What is Sudden Cardiac Death (SCD)

According to the Cleveland Clinic, sudden cardiac death (SCD) occurs when there is a sudden, unexpected death from a loss of heart function (sudden cardiac arrest). Sudden cardiac death results from an electrical malfunction in the rhythm of the heart. This is called an arrhythmia and it causes the heart to beat extremely fast so that the blood pressure suddenly drops to a dangerously low point. Sometimes the person will first get some warning symptoms like dizziness and a racing heart, but many times there is absolutely no warning whatsoever.

Sudden Cardiac Death can Leave a Person with Brain Damage

Even if someone is resuscitated back to life from sudden cardiac death, they can be left with considerable brain damage from the lack of blood flow to the brain during the time the heart stopped beating.

Sudden Cardiac Death is Largest Cause of Natural Death in the United States

Sudden cardiac arrest is not a heart attack, but it can occur during a heart attack. In the United States it is the largest cause of natural death and is the main cause of half of the deaths from heart disease. About 325,000 deaths a year are caused by SCD.

SCD is not a Heart Attack

A heart attack results from a blockage to the blood flow going in to the heart and the heart muscle does not receive enough oxygen to function properly. However, sudden cardiac death is an electrical malfunction that causes the heart to beat dangerously fast and the blood pressure to drop down to zero. Unless there is instant emergency cardiopulmonary resuscitation (CPR), the person dies. CPR has to be maintained until professional emergency help arrives to restore the normal heart rhythm with an electric shock to the chest by a defibrillator. The defibrillator gives an electric shock to the heart to start the heart to beat again.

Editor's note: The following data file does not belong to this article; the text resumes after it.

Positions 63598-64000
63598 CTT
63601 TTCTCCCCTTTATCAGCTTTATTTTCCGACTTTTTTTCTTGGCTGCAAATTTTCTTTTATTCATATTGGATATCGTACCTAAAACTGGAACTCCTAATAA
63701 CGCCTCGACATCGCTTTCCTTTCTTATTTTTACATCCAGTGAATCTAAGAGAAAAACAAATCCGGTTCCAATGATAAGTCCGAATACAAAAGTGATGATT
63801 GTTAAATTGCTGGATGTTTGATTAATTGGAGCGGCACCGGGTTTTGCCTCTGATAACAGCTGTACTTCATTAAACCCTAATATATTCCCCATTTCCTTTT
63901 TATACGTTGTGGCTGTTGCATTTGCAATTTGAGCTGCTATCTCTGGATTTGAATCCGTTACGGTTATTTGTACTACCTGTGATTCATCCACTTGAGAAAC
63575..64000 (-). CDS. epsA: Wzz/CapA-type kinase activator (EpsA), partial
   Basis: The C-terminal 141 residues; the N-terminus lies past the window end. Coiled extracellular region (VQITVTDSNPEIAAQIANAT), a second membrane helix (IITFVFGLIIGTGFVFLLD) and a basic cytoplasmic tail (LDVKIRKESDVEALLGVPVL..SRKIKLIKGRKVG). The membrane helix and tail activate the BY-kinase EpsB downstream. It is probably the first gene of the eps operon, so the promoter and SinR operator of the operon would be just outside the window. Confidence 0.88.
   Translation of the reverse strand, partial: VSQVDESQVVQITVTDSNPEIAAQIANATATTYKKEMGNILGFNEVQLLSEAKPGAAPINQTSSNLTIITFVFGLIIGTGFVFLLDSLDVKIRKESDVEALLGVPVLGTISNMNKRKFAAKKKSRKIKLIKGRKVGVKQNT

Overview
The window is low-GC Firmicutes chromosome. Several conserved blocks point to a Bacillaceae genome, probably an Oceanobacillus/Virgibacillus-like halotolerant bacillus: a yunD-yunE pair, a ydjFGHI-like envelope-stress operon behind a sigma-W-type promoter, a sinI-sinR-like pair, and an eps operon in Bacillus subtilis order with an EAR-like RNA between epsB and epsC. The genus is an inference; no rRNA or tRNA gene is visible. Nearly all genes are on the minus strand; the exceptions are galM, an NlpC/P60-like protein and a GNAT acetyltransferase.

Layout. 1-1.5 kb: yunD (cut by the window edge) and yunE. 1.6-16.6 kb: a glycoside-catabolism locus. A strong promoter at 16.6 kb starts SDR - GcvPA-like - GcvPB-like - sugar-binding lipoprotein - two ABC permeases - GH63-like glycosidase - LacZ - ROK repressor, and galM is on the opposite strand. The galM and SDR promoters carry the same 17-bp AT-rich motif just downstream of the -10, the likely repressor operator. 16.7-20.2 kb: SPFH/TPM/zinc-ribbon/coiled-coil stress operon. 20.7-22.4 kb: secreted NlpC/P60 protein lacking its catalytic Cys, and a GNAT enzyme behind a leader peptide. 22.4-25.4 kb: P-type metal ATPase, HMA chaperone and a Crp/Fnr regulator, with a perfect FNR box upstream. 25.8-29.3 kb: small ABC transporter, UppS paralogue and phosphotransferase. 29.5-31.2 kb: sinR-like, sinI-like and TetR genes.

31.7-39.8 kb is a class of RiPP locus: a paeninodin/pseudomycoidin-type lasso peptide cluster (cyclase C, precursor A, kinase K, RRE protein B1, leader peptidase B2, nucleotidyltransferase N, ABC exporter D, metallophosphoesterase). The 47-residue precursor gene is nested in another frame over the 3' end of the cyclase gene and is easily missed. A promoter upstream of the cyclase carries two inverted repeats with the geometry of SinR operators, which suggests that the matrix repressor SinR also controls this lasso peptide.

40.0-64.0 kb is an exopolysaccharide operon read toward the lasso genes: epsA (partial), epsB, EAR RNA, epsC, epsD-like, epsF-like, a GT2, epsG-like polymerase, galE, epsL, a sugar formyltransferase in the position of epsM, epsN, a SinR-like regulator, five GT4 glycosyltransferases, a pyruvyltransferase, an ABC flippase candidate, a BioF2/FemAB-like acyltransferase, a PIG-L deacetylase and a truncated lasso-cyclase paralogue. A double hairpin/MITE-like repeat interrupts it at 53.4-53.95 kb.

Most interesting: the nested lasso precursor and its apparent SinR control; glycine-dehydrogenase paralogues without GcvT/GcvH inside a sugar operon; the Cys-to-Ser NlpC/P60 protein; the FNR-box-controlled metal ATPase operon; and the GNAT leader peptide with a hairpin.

Risk Factors for Sudden Cardiac Death

  • History of a previous heart attack
  • Coronary artery disease (CAD)
  • Congenital heart problems
  • Ventricular tachycardia or ventricular fibrillation after a heart attack
  • Family history of abnormal heart rhythms
  • A previous sudden cardiac arrest
  • Blood vessel defects
  • Ejection fraction (EF) of less than 40% (Measurement of the amount of blood pumped out of the heart with each heart beat)
  • Fainting spells from an unknown cause (syncope)
  • Congestive heart failure (CHF)
  • Problems with the muscles of the heart
  • Imbalance in the blood levels of potassium and magnesium possibly from diuretics
  • Diabetes
  • Obesity
  • Certain kinds of drugs that affect the rhythm of the heart
  • Drug abuse

Lifestyle Changes to Prevent Sudden Cardiac Death

  • Quit smoking
  • Get enough physical exercise
  • Manage blood sugar levels in diabetes
  • Lose weight if overweight

Medications to Prevent SCD

Your doctor may also prescribe certain heart medications to prevent SCD such as:

  • Statins
  • ACE inibitors
  • Beta blockers
  • Calcium channel blockers
  • Antiarrhythmics

The Need for Short or Long-term Rehabilitation

If brain damage has occurred during the time the heart stopped beating, there may be a need to go to a rehab to regain lost cognitive or motor skills.

The Royal Suites Healthcare and Rehabilitation in Galloway Township, New Jersey

The Royal Suites Healthcare and Rehabilitation in Galloway Township, New Jersey offers expert cardiac rehabilitation and also long-term skilled nursing care at its best.

Conclusion

Sudden cardiac arrest shows that there is a need for people to learn how to perform cardiopulmonary resuscitation (CPR), as every second counts and by the time first responders arrive the person may already be dead unless CPR has already been initiated.

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